This entire topic is basically you bitching-WIthout knowing anything- About a course making a business decision that they think will benefit them.

A good business decision also takes into account marketing, not just a profit and loss statement or balance sheets. 

I just ordered 55 cent stamps online today.  Still a bargain.  I buy stuff on Ebay and am happy to pay sales tax, it's only right.  Night-time movies or matinees... doesn't matter, as long as they don't charge me for the empty seat next to me.

I assume you can take a joke.

6 minutes ago, Phil McGleno said:

@Double Mocha Man I look forward to your future topics where you complain about:

  • stamps prices going up
  • sales tax on shipping
  • night-time movies costing more than matinees

Good god man-You are just complaining about something.

This entire topic is basically you bitching-WIthout knowing anything- About a course making a business decision that they think will benefit them.

Can we lock the topic now?-This feels like it should have been a tweet-not a forum topic.

You asked a question-But didn't even make a poll.

I asked Erik about making a poll.  Whether people wanted to continue the discussion or not.

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5 minutes ago, Double Mocha Man said:

A good business decision also takes into account marketing, not just a profit and loss statement or balance sheets.

For f***s sake-You do not know if it was a good business decision. You are just bitching about something.

5 minutes ago, Double Mocha Man said:

I asked Erik about making a poll.  Whether people wanted to continue the discussion or not.

Um the poll would be about: Does Your Course Charge Extra to Ride Solo?

 

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I'm still wondering why this mess is in the Tour Talk forum....

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On 7/23/2020 at 10:29 PM, iacas said:

If you're sick, stay home. It's not your right to get to play golf in your own cart.

What a strange response.  You know that people who don't feel sick can spread this virus.  And that health experts recommend we all social distance, regardless of whether we feel sick.  Of course I'm going to stay home if I'm sick.  But even though I feel healthy, I'm still going to wear a mask at the grocery store and social distance and do all those things we're supposed to be doing.

I would think that when the Governor reopened golf courses, with the proviso that efforts are taken to maintain social distancing and other precautions, that a state owned golf course would do better.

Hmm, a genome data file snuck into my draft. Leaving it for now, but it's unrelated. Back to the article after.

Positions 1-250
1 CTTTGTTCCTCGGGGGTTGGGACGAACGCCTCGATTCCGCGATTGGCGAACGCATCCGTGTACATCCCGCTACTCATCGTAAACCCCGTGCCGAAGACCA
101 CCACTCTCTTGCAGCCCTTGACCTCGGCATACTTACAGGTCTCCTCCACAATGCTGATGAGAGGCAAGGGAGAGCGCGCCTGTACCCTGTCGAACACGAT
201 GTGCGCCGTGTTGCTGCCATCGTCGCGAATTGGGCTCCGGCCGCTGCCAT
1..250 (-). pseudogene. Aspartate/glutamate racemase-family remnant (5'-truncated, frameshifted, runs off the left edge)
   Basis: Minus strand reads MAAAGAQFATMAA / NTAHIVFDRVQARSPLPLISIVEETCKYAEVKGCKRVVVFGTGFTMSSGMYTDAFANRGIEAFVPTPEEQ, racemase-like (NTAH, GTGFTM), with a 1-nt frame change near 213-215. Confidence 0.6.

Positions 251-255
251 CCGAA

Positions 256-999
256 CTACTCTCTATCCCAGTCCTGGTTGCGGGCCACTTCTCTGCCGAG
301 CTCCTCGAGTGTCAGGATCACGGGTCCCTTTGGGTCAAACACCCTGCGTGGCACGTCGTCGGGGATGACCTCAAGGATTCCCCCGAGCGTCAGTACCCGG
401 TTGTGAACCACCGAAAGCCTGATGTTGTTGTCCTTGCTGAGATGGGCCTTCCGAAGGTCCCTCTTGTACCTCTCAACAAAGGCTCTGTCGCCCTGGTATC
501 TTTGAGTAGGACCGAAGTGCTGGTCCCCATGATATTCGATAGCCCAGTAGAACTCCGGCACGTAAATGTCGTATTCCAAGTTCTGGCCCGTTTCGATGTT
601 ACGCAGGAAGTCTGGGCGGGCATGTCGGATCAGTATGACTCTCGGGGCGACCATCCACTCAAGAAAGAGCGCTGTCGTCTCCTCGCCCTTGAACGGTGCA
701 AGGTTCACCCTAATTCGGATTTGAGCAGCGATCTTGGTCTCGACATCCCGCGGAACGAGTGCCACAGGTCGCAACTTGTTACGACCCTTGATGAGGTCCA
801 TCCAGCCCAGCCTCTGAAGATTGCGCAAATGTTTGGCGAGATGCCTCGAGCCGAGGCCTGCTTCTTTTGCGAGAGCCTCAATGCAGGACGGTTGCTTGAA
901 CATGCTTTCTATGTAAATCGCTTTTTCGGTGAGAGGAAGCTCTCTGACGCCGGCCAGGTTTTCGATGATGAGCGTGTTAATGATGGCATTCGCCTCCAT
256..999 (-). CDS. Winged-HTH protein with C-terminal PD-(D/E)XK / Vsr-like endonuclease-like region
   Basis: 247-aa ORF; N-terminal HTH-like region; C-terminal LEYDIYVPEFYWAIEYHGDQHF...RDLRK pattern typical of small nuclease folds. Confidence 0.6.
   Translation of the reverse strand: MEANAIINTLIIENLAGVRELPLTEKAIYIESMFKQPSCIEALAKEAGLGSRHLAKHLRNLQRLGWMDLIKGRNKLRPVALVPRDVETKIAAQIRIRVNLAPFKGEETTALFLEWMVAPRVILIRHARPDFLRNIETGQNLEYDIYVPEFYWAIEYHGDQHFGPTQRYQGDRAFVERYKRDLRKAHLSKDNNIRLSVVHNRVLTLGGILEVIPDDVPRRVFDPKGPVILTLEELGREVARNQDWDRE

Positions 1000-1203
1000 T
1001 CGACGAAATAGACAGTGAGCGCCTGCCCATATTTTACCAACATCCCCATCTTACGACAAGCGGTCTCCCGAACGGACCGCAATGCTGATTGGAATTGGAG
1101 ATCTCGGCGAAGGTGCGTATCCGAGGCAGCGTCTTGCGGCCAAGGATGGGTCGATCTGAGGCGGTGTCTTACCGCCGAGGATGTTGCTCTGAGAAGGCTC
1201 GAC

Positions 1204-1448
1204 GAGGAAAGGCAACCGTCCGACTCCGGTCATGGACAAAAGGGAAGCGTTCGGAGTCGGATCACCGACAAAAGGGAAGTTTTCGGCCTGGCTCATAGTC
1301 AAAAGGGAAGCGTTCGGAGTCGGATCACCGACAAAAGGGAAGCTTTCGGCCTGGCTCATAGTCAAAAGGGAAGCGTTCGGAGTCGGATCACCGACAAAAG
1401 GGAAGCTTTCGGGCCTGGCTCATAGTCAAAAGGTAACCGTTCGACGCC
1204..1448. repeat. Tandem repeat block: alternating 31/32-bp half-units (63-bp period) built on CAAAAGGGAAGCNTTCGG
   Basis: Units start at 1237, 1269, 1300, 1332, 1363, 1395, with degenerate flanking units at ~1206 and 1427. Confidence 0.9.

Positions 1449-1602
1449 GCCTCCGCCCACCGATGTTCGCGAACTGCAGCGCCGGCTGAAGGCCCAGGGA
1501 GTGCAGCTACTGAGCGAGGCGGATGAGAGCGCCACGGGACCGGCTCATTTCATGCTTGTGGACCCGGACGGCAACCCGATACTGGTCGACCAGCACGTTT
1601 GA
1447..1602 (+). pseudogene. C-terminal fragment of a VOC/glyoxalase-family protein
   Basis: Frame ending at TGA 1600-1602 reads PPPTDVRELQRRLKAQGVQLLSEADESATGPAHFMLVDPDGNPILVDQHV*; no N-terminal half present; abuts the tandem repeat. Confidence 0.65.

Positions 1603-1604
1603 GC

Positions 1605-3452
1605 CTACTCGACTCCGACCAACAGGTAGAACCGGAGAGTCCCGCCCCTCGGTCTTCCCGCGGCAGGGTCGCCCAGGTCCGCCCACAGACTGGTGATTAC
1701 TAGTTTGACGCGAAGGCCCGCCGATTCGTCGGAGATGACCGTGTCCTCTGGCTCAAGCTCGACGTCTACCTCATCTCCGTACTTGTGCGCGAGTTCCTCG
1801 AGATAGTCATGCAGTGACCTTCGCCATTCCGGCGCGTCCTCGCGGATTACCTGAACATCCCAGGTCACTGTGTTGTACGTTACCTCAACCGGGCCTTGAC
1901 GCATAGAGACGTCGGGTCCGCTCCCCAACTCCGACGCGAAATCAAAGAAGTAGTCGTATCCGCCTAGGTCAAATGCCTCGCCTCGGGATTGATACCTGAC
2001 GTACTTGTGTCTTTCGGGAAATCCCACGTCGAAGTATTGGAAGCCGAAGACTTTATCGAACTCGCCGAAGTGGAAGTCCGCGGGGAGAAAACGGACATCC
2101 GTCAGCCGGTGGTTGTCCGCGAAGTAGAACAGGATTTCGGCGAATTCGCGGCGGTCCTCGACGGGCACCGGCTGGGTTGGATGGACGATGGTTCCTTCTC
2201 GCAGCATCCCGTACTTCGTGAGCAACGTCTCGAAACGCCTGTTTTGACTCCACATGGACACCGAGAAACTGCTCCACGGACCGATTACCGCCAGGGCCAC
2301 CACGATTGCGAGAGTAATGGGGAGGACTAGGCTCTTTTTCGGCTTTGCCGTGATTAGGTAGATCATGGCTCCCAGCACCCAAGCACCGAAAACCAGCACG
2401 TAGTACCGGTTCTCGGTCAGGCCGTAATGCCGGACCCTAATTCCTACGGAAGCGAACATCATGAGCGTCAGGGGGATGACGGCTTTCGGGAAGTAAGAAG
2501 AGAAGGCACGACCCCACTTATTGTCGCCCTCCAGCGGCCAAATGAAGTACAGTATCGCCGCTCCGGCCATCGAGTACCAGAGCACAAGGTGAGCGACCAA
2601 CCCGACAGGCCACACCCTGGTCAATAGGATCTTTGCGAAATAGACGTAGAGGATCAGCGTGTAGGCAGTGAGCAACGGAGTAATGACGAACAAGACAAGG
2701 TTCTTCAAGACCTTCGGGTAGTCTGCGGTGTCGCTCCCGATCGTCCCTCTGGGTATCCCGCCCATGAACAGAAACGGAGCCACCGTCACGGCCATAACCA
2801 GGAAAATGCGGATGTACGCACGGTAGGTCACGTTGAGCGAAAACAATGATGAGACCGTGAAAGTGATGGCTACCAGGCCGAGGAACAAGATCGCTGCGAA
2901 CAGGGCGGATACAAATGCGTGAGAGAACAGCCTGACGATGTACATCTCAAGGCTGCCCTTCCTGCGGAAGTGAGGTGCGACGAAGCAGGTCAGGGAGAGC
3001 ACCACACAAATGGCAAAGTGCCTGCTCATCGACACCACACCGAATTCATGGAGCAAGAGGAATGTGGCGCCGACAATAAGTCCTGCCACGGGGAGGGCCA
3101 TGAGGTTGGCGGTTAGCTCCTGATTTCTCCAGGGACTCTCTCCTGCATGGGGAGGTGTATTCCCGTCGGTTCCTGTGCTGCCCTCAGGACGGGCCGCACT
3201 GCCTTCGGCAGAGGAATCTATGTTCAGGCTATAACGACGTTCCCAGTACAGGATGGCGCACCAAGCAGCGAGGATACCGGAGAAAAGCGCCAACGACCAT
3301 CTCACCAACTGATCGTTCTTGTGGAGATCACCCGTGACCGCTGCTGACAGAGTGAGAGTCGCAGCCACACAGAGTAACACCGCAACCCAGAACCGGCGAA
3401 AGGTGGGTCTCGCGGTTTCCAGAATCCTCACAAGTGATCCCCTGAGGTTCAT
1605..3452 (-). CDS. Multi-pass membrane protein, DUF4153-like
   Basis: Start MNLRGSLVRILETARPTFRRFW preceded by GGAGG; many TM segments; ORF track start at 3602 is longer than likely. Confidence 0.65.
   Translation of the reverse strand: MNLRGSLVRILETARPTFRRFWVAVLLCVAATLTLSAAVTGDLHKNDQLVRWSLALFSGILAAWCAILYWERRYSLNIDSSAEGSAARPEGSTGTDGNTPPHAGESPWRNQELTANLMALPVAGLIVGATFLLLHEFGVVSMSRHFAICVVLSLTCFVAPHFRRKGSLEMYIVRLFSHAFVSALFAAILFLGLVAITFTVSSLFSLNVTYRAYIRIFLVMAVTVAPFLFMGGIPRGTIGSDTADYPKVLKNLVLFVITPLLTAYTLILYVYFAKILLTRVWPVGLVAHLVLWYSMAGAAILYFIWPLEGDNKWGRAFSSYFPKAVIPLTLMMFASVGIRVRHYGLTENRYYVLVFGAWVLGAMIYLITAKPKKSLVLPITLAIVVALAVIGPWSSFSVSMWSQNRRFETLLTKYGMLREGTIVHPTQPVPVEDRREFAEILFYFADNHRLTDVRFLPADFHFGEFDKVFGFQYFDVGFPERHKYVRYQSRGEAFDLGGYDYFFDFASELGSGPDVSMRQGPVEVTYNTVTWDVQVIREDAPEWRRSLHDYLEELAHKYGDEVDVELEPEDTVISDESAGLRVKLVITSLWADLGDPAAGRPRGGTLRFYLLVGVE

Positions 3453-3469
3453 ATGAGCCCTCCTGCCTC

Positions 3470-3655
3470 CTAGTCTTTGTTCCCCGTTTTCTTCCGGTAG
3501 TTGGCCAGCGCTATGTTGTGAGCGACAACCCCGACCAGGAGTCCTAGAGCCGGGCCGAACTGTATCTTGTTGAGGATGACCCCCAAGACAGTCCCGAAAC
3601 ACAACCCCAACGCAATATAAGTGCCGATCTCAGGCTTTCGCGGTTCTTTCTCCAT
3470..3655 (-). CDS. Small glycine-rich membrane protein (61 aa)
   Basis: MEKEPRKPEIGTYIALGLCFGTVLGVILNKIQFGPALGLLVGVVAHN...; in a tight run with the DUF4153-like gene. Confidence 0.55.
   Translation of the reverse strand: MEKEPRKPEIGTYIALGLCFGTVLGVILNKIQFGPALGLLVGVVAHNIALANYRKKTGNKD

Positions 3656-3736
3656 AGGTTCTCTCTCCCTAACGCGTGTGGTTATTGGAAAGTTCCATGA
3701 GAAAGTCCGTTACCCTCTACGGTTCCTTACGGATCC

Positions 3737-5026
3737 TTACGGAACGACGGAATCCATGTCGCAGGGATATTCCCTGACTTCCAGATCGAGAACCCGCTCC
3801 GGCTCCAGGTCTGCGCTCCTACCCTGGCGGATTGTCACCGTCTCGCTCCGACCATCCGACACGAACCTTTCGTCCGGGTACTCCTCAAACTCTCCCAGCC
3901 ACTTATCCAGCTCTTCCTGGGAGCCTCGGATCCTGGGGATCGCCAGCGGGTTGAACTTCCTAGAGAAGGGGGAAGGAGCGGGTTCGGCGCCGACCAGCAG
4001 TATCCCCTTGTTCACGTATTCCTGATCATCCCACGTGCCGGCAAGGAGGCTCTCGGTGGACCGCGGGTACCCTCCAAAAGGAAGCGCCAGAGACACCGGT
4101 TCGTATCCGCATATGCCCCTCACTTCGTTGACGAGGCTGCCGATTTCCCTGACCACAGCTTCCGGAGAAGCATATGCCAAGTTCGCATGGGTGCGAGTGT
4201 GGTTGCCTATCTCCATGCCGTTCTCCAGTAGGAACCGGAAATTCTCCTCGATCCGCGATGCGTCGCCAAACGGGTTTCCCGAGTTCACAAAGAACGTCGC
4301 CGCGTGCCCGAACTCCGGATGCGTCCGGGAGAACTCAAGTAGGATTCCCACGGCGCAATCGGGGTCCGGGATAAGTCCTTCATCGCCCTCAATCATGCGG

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7 hours ago, dsc123 said:

You know that people who don't feel sick can spread this virus. 

Of course I know that.

The laws or rules often allow double rider carts. The onus on everyone is to use their best judgment. If you’re high risk that judgment involves either not playing golf if you’re forced to ride with a stranger or paying the extra fee. The course isn’t obligated to take a hit.

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1 hour ago, iacas said:

Of course I know that.

The laws or rules often allow double rider carts. The onus on everyone is to use their best judgment. If you’re high risk that judgment involves either not playing golf if you’re forced to ride with a stranger or paying the extra fee. The course isn’t obligated to take a hit.

Im not sure you're right about the laws/rules. I think places permitted to reopen here still have to abide by social distancing and other precautions.  Providing solo carts is the golf equivalent of reduced capcity restaurants that we see everywhere.  

Its just not a use your own judgment sort of thing.  We've seen how that goes. 

And I would have no problem with them charging a higher fee.  But that is not the policy.  They provide 2 carts per foursome.  There is no pay more and get a solo cart option. 

I dont think courses should necessarily have to ban people from sharing--though my club and othershave done that--just because that could put course employees in a tough spot.  But they should make solo carts available so their customers can play without violating CDC and state government guidelines.  UMD's policy encourages people NOT to social distance.  I think that is reprehensible.